How to Convince a Loved One with Alzheimer’s Symptoms to Go to the Doctor

In a 2014 report, the Alzheimer’s Association stated that someone in the U.S. develops Alzheimer’s every 67 seconds and that currently, 5.2 million people in the U.S. are living with Alzheimer’s. The Alzheimer’s disease Facts and Figures report also stated that 500,000 people die every year because they have the condition. Because the disease progresses slowly and begins so mildly, it becomes easy for friends and family to deny it and for the person to push symptoms to the back of one’s mind or try to explain them away.



The first step, and the most important one, is for everyone involved to overcome their denial and consult a physician. People often think there is no need for a diagnosis because there is no cure for the disease, however, symptoms could be from another condition that is treatable. “Many conditions can mimic Alzheimer’s, including vitamin deficiencies (such as folic acid, niacin or vitamins B-1, B-6 or B-12), normal pressure hydrocephalus (NPH), depression, urinary tract infections, an underactive thyroid, and reactions to certain drugs,” according to an article by Dr. Oz and Dr. Michael Roizen.



The Alzheimer’s Association also lists the advantages of early detection as: “1) You can explore treatments that may provide some relief of symptoms and help you maintain a level of independence longer, 2) A diagnosis of Alzheimer’s allows you to take part in decisions about care, transportation, living options, financial and legal matters, and 3) Care and support services are available, making it easier for you and your family to live the best life possible with Alzheimer’s.”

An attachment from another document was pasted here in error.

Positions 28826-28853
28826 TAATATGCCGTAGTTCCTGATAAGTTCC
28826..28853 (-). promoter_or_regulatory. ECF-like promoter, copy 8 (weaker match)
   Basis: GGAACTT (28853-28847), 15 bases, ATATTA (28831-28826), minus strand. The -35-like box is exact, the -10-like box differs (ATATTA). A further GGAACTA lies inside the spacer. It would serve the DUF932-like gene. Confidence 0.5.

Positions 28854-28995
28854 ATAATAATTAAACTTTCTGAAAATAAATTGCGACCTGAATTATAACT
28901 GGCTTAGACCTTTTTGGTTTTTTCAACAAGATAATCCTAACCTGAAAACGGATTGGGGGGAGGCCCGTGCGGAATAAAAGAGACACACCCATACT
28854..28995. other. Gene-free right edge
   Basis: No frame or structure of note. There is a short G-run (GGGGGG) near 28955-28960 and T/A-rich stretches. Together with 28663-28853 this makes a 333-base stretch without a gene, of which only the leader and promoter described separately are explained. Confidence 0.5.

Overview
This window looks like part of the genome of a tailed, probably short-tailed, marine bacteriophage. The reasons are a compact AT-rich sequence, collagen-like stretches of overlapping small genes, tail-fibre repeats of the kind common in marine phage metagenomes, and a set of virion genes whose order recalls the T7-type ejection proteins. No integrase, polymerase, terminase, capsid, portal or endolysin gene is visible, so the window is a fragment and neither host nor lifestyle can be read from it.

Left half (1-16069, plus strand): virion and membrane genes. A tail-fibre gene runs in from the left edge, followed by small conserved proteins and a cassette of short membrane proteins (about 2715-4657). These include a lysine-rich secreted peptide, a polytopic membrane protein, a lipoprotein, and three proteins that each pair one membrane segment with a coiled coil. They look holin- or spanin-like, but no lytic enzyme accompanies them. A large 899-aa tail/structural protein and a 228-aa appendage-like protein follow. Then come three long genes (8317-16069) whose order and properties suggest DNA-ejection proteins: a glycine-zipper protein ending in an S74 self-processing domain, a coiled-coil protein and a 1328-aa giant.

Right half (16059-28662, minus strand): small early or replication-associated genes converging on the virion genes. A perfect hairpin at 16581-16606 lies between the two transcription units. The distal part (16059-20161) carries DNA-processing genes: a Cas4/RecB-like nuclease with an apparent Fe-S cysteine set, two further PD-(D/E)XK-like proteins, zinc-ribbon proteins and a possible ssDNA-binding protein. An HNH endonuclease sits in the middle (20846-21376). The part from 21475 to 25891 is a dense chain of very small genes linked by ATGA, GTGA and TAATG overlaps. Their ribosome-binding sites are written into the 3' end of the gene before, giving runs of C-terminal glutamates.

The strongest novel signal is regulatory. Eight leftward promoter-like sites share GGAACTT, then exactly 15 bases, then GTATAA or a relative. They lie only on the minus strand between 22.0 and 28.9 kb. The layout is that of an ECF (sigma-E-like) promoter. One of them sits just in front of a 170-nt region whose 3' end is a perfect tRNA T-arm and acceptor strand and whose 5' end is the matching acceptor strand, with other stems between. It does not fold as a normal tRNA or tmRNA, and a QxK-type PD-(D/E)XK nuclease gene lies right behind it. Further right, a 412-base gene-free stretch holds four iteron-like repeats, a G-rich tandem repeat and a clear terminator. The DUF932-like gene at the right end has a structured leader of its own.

The next step is to now get the person to go see a doctor, but unfortunately, most flat out refuse to go. Try getting a good friend to speak with them, since hearing it from someone other than a primary caregiver may help. The Alzheimer’s Association St. Louis Chapter suggest several things, including, “Seize the opportunity. Suggest a check-up if your loved one expresses any concern about ‘not remembering things lately.’ You could explain that there are new medications that may help with memory, but they must be prescribed by a doctor.”



Those with more advanced symptoms may be less able to have a discussion about it. “Tell the person you have a doctor’s appointment and ask them to go with you. This of course would have to be prearranged so the physician would know the real reason for the visit,” suggests Carol Steinberg, then Executive Vice President of the Alzheimer’s Foundation of America. Another idea presented by the Alzheimer’s Association Northern California and Northern Nevada Chapter is to, “write down concerns and observations and mail them to the person’s physician. Then you could suggest they call that person for an appointment based on something else in their medical history.” It is noted that the doctor may not follow through, but it may be worth a try.



As a last resort the St. Louis Alzheimer’s Association Chapter suggests using Protective Services. “If your loved one has become a danger to themselves, or if their well-being in in jeopardy, outside help might be required. Protective Services may be able to help convince your loved one to see a doctor.”






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